מוזמנים להגיש מועמדות לפרס ע"ש דן דוד
אוניברסיטת תל אביב בשיתוף קרן דן דוד יחלקו בשנת 2020 שלושה פרסים, כל אחד בסך מיליון דולר. היכנסו ובדקו מהם התחומי המחקר המועמדים לזכייה
The Dan David Prize
is an international prize which annually awards three prizes of US$ 1 million each for achievements having an outstanding scientific, technological, cultural or social impact on our world. Each year fields are chosen
within the three Time Dimensions - Past, Present and Future
Selected Fields 2020
The field of Artificial Intelligence has the ambitious goal of building machines that can mimic aspects of human behavior such as learning, reasoning, perception and movement.
Achieving this goal can dramatically change modern society, for example by reducing risk to humans via autonomous vehicles, improving healthcare via automated diagnostics, and making new scientific discoveries by applying AI to large amounts of data.
In recent years we have witnessed dramatic progress in this field, with machines matching or out-performing humans in several tasks. Extensive research efforts are ongoing to reduce the large gap that remains between what humans and computers can achieve.
The development of AI heralds a new era for humanity, one that brings with it a promise of extraordinary advancements, but also serious challenges from the ethical, social and economic point of view.
The 2019 Dan David Prize for the Future Time Dimension in the field of Artificial Intelligence will be awarded to an outstanding individual or individuals who have made a groundbreaking, significant contribution to advancing Artificial Intelligence for the benefit of humanity and who continue to pioneer this field.
The struggle for gender equality in the last two centuries has led to one of the most astonishing and effective societal transformations humanity has seen. Early feminists and their supporters struggled for women’s right to vote, to own property and engage in market transactions, to seek divorce and child custody, to receive equal pay – in other words, to be treated as full human beings in all spheres of life. What seemed unimaginable then is formally the reality for most women around the world today.
Yet the struggle is far from complete. Some campaigns benefited certain groups while leaving other women behind, calling attention to intersectionality and class dynamics. Moreover, the male-female binary that motivates feminist thought has come into question, drawing attention to the differences between groups of women, and to the impact on other gender minorities. At the same time, a glaring disparity between the formal equality of women and their lived realities, remains. Women still disproportionately endure sexual and domestic violence, workplace and pay discrimination and a greater burden of household care work. They are unequally represented in leadership positions and overly represented under the poverty line. And in communities following traditional orthodoxies, women are still subject to extreme forms of discrimination, subjugation and mutilation. These challenges have become more evident in the age of technological developments - that enabled movements such as #MeToo – and of globalization, which has enhanced questions of global and local power disparities. Feminists are thus called upon to develop new tools, methods, theories and strategies to respond to the different challenges.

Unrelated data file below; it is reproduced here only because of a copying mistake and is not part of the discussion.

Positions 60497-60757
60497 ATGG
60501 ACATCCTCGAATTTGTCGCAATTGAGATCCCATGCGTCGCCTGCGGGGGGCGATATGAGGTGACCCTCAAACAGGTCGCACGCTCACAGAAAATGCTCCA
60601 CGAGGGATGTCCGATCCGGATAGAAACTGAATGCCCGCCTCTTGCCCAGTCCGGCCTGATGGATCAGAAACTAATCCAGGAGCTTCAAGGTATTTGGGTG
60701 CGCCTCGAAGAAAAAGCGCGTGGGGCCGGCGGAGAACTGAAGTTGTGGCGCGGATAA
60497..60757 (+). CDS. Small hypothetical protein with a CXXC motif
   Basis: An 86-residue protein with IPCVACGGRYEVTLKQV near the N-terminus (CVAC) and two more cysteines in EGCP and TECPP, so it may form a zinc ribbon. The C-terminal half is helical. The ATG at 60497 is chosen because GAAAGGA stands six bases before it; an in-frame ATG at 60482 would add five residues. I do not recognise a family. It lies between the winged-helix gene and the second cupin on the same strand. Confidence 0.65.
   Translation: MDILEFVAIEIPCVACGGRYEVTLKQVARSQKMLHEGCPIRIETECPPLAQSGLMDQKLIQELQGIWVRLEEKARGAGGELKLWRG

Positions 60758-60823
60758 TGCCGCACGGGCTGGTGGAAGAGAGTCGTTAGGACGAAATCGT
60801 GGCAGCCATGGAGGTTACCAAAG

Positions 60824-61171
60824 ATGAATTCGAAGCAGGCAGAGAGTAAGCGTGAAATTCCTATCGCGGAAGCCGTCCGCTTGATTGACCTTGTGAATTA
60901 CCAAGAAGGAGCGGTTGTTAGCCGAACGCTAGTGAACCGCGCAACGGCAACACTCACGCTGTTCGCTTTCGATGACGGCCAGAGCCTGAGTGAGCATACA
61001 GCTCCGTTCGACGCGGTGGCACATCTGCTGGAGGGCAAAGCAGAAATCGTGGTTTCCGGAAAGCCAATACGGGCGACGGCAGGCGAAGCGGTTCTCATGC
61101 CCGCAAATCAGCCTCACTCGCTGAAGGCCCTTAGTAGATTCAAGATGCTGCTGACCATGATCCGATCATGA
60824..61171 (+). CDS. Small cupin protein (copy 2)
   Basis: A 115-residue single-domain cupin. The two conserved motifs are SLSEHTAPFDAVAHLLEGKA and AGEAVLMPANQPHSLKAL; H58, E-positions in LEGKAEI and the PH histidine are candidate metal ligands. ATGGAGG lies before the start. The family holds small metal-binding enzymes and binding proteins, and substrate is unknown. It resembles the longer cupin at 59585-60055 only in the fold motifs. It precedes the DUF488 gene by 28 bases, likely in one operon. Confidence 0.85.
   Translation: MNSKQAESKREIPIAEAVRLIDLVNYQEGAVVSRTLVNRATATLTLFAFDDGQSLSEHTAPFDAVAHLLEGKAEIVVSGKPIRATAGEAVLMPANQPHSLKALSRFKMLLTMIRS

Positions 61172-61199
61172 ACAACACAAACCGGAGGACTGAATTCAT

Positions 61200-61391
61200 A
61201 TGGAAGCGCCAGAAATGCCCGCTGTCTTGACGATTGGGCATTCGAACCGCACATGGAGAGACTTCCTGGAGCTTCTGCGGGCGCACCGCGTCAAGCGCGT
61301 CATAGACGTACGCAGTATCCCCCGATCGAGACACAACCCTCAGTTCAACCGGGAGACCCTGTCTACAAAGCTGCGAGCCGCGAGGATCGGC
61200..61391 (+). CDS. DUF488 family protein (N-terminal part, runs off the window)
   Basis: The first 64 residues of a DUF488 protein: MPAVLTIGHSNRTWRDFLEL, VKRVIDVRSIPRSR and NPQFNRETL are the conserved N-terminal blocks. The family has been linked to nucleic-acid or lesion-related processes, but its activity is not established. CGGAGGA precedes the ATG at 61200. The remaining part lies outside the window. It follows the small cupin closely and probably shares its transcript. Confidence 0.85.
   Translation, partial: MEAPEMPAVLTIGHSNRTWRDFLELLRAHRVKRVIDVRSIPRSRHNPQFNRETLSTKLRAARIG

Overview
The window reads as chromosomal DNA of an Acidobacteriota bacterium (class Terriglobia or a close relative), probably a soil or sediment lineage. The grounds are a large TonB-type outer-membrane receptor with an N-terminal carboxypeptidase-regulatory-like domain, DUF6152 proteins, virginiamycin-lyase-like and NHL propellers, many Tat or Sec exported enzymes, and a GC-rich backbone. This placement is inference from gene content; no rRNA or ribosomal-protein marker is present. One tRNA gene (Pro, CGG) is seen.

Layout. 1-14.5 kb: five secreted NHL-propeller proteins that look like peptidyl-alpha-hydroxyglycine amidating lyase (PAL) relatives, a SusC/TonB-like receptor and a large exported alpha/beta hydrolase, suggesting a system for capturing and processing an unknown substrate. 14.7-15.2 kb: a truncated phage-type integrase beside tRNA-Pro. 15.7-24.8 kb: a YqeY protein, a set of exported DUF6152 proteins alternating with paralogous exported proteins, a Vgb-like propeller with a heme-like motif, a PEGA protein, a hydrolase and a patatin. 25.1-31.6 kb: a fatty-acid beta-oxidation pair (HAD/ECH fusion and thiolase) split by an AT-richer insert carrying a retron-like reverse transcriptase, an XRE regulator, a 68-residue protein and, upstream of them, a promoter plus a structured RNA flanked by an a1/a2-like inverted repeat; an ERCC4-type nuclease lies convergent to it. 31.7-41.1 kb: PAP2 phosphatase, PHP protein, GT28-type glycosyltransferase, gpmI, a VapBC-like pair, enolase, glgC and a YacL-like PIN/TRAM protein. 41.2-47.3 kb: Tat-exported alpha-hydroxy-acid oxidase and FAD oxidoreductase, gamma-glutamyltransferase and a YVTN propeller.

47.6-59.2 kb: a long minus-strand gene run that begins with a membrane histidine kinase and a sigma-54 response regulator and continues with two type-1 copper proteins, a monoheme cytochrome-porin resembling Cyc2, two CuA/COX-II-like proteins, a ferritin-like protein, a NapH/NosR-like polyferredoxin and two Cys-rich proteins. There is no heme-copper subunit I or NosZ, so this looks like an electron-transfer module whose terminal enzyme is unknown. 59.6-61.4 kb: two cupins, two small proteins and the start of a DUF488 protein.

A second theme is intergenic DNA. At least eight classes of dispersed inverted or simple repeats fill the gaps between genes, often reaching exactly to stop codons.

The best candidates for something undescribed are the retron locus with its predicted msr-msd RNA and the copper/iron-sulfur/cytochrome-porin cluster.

The 2020 Dan David Prize in the Present Time Dimension will be awarded to an outstanding individual or organization whose achievements are making a significant impact in the ongoing complex, multifaceted struggle for gender equality.
Culture constitutes a foundational cornerstone of every society. It includes traditions, beliefs, rituals, artistic expressions, philosophies, mythologies, languages and more. It is dynamic, vibrant and in constant dialogue with society.
This fragile and impermanent heritage can sometimes fade or even disappear. Indeed, some cultures have ceased to exist due to social or political upheavals that brought about their extinction. Many groups and institutions since the dawn of civilization have engaged in the preservation and revival of their cultures. Museums, libraries and universities have been at the forefront of preserving cultures in modern times.
Reviving cultures has become common as a means to promote social ideas and weigh in on debates, from protecting minorities and promoting social justice to building nations and preserving traditional power structures.
With the accelerated pace of change in the global arena over recent decades – expediting the emergence of new cultures and the disappearance of old ones – the practice of cultural preservation and revival has become an even more important for humanity.
The 2020 Dan David Prize in the Past Time Dimension will be awarded to an outstanding individual or organization who is making an ongoing, groundbreaking contribution to cultural preservation or revival through research, conservation efforts or direct activity in the field.